Physical activity triggers a biological cascade of occurrences that results in many physical and mental health benefits. Research suggests that exercise is an effective treatment for mental health issues such as depression or anxiety, and can serve as a fundamental component to one’s recovery from addiction. Studies show that individuals who engage in a fitness routine live happier and healthier lives. Furthermore, experts in the field of addiction recovery and mental health believe that fitness is critical to living an addiction-free lifestyle and improving mental health.
Exercise can serve as a natural high, and not only make you feel good, but be good for you. Fitness allows individuals to experience a natural high without being on a mind or mood altering illicit substance. Most people are aware that exercise can produce “feel good” chemicals in the brain called endorphins. What some don’t know is that exercise, especially low-intensity exercise sustained over time, helps nerve cells grow and make new connections, subsequently improving brain functioning and helping individuals to feel better.
Here are just a few of the benefits of engaging in a physical fitness routine on mental health and addiction recovery:
- Relives stress
- Helps manage anger and frustration
- Promotes restful sleep
- Improves cognitive functioning
- Fills up idle time
- Provides structure and discipline
- Expands social circle and support system
- Increases self-esteem, self-worth, and confidence
- Decreases anxiety and depression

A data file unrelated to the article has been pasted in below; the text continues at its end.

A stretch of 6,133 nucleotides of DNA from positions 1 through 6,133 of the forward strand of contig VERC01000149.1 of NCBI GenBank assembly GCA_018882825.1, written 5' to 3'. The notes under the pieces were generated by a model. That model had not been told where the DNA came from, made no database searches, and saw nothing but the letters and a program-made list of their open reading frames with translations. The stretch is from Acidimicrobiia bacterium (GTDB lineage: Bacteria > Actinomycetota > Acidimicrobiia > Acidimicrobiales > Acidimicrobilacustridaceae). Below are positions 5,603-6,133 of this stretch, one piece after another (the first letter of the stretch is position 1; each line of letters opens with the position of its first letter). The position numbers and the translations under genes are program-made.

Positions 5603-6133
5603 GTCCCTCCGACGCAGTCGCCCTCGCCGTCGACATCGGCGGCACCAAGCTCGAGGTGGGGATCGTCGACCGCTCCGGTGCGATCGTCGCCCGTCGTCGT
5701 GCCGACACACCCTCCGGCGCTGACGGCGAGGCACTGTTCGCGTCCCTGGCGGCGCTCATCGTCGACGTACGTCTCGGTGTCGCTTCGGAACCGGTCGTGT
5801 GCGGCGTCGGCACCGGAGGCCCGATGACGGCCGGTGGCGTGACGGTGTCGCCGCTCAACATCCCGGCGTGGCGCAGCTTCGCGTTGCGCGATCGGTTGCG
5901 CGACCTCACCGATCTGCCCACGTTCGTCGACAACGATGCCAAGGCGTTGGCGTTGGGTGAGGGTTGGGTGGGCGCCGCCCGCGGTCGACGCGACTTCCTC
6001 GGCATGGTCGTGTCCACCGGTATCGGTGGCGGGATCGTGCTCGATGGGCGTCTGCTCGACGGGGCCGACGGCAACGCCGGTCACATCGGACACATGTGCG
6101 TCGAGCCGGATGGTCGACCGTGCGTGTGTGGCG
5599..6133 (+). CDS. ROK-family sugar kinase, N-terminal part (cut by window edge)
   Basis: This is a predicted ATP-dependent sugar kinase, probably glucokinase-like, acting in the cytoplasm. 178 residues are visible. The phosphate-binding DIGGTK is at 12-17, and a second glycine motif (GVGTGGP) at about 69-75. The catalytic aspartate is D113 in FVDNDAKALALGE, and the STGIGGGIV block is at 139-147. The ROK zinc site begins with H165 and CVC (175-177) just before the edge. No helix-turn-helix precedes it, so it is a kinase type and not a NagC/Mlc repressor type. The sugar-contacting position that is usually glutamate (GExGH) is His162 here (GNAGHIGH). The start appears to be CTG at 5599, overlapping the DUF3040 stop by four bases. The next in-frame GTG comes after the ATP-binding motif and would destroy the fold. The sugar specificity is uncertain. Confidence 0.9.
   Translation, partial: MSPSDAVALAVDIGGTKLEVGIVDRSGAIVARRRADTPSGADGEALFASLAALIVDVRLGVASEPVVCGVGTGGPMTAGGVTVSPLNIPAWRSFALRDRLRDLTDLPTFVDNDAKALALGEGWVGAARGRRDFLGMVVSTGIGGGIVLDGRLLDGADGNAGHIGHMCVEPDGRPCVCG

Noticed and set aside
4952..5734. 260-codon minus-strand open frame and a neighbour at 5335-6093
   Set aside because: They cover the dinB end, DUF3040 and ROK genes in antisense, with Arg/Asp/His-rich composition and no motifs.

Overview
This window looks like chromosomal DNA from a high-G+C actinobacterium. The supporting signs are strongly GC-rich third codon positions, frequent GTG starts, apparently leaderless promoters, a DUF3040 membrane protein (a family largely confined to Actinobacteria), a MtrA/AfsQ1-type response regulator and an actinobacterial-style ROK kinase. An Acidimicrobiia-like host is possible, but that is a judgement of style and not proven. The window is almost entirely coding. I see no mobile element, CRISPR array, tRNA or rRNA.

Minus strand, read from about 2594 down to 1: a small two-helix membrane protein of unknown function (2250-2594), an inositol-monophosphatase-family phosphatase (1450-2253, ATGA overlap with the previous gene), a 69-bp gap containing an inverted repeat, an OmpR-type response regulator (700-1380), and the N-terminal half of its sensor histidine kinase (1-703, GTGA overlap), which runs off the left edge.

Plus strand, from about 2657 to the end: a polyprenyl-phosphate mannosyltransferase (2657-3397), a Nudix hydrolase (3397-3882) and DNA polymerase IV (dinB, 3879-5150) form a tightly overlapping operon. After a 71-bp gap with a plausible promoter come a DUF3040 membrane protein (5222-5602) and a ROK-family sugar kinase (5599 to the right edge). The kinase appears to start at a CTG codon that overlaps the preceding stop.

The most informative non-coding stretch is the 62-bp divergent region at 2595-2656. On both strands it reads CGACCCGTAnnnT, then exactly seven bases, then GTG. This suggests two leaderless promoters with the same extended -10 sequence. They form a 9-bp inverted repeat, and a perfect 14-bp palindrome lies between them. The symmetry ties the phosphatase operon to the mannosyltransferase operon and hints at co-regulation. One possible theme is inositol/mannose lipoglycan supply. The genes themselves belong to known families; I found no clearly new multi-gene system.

Lastly, when it comes to being physically fit or physically unfit, being overweight and out of shape is correlated with low mood and mental health issues such as anxiety and depression. Furthermore, when individuals enter recovery from drugs and alcohol many turn to food as their next way to cope with their addiction. Unfortunately, weight gain is very common in early recovery, which can then lead to low mood and trigger a relapse. In other words, a person in recovery may overeat to fill their void (especially sugary foods which are just as addictive as drugs and alcohol), then they gain weight, then they feel bad about their body, and then they turn to drugs or alcohol as their way to cope. It is a horrible and vicious cycle. As such, following a nutrition plan and fitness plan are essential for individuals in recovery from addiction. Incorporating a fitness routine into one’s daily life will strengthen their recovery, and lead to living a happier and healthier life.
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